A 27-year-old female was admitted with diabetes decompensation secondary to severe community-acquired pneumonia. After 2 weeks in the ICU and no improvement despite broad-spectrum antibiotic treatment, a CT scan was requested. Based on the findings, bronchoscopy and biopsy were performed, which gave the diagnosis.
The initial chest CT scan showed extensive areas of central non-enhancing consolidation in the right lung crossing the fissures, right pleural effusion, and left lung perivascular ground glass opacities. The consolidations surrounded areas of central ground glass opacity (reversed halo sign). Large halo signs were also present (Fig. 1). The pulmonary involvement encompassed all the right lung bronchi, showing amputation of the middle lobe segmental arteries (Fig. 2) and signs of mediastinal fat involvement (Fig. 3), all consistent with an invasive infection.
In a follow-up CT pulmonary angiogram, the consolidations showed necrosis and cavitation (Fig. 4). Left lung involvement had also worsened. Signs of vascular invasion evolved into irregularity of the interlobar and inferior lobe pulmonary arteries, with stenosis, dilation, and pseudoaneurysm formation (Fig. 5 and 6). The left pulmonary veins were also compromised (Fig. 6).
Pulmonary mucormycosis is an uncommon opportunistic pulmonary fungal infection caused by Mucorales fungi belonging to the class Zygomycetes . It is an angioinvasive infection often leading to pulmonary infarction and invasion of tissues by contiguity. Mucormycosis usually occurs in immunocompromised patients with haematologic malignancies, particularly after a solid organ or stem cell transplant. Nowadays, diabetes mellitus as an isolated risk factor, as in our case, is very rare .
Symptoms may comprise fever refractory to broad-spectrum antibiotics, nonproductive cough, and progressive dyspnoea. Pleuritic chest pain, haemoptysis, and pleural effusion are seen less frequently. Invasion of the major pulmonary blood vessels may lead to massive, potentially fatal haemoptysis. Invasion of adjacent organs by traversing tissue planes, including the diaphragm, chest wall, and pleura have also been described .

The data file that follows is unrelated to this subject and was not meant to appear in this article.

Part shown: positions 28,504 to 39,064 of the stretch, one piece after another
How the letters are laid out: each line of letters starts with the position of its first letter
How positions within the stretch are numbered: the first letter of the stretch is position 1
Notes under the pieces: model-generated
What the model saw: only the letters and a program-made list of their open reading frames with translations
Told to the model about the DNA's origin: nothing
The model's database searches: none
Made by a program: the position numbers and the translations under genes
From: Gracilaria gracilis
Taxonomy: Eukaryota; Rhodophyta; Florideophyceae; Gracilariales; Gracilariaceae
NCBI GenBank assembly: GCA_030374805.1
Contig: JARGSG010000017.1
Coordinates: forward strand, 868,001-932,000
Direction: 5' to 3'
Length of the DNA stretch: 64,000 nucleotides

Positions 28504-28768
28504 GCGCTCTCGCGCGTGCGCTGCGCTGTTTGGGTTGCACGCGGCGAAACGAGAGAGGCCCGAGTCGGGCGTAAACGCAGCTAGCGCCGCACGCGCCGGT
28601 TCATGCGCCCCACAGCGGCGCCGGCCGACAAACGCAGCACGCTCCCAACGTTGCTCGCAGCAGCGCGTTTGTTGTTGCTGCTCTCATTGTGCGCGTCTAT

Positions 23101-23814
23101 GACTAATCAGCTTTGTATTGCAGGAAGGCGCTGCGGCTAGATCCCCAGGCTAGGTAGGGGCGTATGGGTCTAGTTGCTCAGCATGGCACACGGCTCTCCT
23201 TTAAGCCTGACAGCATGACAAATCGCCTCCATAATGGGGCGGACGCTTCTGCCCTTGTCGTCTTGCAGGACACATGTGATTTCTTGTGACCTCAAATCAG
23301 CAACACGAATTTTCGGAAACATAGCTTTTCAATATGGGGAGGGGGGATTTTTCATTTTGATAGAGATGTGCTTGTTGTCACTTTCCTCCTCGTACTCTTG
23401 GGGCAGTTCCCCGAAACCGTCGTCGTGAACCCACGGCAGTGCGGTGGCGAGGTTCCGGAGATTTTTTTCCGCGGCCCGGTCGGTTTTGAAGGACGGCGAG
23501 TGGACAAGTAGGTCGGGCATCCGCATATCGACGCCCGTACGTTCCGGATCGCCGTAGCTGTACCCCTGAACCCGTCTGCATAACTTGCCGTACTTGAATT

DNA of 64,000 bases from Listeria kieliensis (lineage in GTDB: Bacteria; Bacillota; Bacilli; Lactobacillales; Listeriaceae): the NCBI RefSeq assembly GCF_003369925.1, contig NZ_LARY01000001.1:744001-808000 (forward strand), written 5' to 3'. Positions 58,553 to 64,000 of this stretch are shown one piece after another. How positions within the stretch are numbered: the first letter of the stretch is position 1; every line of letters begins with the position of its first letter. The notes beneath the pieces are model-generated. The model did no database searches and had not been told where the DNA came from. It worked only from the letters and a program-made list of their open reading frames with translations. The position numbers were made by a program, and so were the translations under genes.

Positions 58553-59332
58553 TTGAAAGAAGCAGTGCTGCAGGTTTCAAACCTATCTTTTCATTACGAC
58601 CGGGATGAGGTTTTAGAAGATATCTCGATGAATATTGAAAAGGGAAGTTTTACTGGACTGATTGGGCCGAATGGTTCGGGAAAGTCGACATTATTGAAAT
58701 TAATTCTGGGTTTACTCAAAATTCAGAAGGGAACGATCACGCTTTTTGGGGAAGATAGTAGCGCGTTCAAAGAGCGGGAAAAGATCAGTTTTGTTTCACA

Pulmonary mucormycosis may have a nonspecific appearance at imaging. It can manifest as a reverse halo sign on CT [2,3], consistent with a thick solid area of consolidation with central ground-glass opacity, a frequent and relatively specific sign of mucormycosis in the appropriate clinical setting. Vascular findings include arterial filling defects (fungal emboli) and pulmonary artery pseudoaneurysm formation due to direct invasion of the arterial walls. In this sense, the vascular cutoff sign  refers to an abrupt termination of a branch of the pulmonary artery. Some severe cases may show a pattern of multifocal pneumonia , which is associated with high mortality and simulates multifocal bacterial pneumonia. Identification of the hyphae in tissue by using endobronchial or percutaneous sampling can allow differentiation from invasive pulmonary aspergillosis and help confirm the diagnosis of mucormycosis .
This opportunistic aggressive fungal infection is far less common than Aspergillus and Candida infections and has a much higher mortality rate [4,5]. Surgical treatment in conjunction with systemic antifungal therapy has been shown to significantly improve survival compared with antifungal therapy alone. Prompt and effective therapy is essential for a successful outcome . Our patient, despite treatment with specific antifungals, developed severe haemoptysis with rapidly progressing clinical deterioration resulting in death.
Pulmonary mucormycosis is an uncommon, usually fatal, opportunistic infection, often manifesting with the reversed halo sign on CT, which is highly specific for the disease in the appropriate clinical setting. It may also cross pleural surfaces and invade vascular structures and tissues by contiguity. Today, diabetes as the only risk factor is very uncommon.
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